In most of the U.S. and Europe, we live in a culture that tries every way possible to deny death and the fact that we are all here for a very short time.  But this triduum reminds us not only to honor our dead loved ones and spiritual heroes, but also to take advantage of every minute that we have because we don't have very many of them.

    Many of us won't have a chance to worship today, but we can take some time to think about the mystery enfolded in this triduum.  We could remember our loved ones and the stories they would have told us.  We can think of what we'd like to accomplish in our remaining years.

    We are already skating down the corridor which takes us to Thanksgiving and Christmas.  It's a time of breathless pace for many of us.  Let us take another day to remember the souls of those gone before us.  Let us think of our own mortal souls which will not be on this earth for a very long time.  Let us resolve to strengthen our spiritual lives, so that we serve as saints for those coming after us.

    Here's a prayer I wrote for today:

    Comforter God, you know that we miss our recently dead. We do take comfort from your promise that death will not have the final word, but there are stages of our grief where it is difficult to believe. Please forgive us our unbelief and doubt. Please keep reminding us of your love and care. Please strengthen us to be able to provide the same quality of love and care to those around us who are grieving loss. Please keep our creative imaginations focused on the redemption of Creation, where you have promised we will not have any reason to cry anymore.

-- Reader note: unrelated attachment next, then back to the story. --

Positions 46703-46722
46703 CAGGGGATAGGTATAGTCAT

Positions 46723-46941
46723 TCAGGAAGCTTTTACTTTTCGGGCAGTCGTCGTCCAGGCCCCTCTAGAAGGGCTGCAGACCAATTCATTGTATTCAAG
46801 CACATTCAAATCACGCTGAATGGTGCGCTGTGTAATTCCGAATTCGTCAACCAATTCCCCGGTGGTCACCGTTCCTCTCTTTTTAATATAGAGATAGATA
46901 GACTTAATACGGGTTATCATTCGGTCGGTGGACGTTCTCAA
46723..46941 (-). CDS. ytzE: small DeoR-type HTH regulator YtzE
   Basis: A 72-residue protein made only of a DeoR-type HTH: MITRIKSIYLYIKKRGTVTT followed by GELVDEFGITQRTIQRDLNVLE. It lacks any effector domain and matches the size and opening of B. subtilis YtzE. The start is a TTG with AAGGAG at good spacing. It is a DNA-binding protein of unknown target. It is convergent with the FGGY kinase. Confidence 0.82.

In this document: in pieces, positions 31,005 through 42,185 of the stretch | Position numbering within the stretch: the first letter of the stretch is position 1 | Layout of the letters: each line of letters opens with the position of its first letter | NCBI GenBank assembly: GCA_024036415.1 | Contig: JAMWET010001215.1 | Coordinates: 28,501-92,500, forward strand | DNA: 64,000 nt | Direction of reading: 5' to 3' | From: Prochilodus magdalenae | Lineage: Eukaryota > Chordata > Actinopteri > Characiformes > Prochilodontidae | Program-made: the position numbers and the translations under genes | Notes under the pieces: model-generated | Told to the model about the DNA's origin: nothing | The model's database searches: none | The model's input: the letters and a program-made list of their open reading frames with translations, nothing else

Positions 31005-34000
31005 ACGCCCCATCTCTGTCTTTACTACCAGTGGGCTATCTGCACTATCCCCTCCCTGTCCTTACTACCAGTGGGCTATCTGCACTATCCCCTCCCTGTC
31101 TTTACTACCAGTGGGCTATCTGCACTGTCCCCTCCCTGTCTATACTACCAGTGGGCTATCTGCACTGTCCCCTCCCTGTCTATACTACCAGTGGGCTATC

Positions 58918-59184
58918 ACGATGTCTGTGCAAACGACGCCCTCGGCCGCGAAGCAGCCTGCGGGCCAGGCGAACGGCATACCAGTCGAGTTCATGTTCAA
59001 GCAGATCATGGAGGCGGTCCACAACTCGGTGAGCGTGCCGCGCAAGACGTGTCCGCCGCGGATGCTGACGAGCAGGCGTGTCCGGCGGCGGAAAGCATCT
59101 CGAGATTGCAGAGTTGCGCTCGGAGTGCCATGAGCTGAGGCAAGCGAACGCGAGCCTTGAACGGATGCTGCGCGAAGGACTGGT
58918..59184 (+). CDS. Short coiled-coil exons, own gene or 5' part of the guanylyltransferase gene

Wednesday, November 1, 2017

    Meditation on the Feast of All Saints

    I am writing this meditation on this Sunday's Gospel on Nov. 1, which is the actual Feast of All Saints.  Many churches will celebrate some aspect of this festival on Sunday, Nov. 6, with these readings:

    First Reading: Isaiah 25:6-9

    First Reading (Alt.): Wisdom of Solomon 3:1-9

    Psalm: Psalm 24

    Second Reading: Revelation 21:1-6a

    Gospel: John 11:32-44

    For many of us, it's been a difficult autumn.  We've had severe storms, and for some of us, those storms have reminded us that everything we build is more precarious than we thought.  We've had another horrifying terrorist event yesterday.  And then there are all of our individual losses.

     Even in years when we aren’t surrounded by constant examples of how short our time here can be, All Saints Day comes around to remind us. We don’t have long on this side of the grave. It’s a good festival to take some time to think about what we’d like to get done while we’re still here.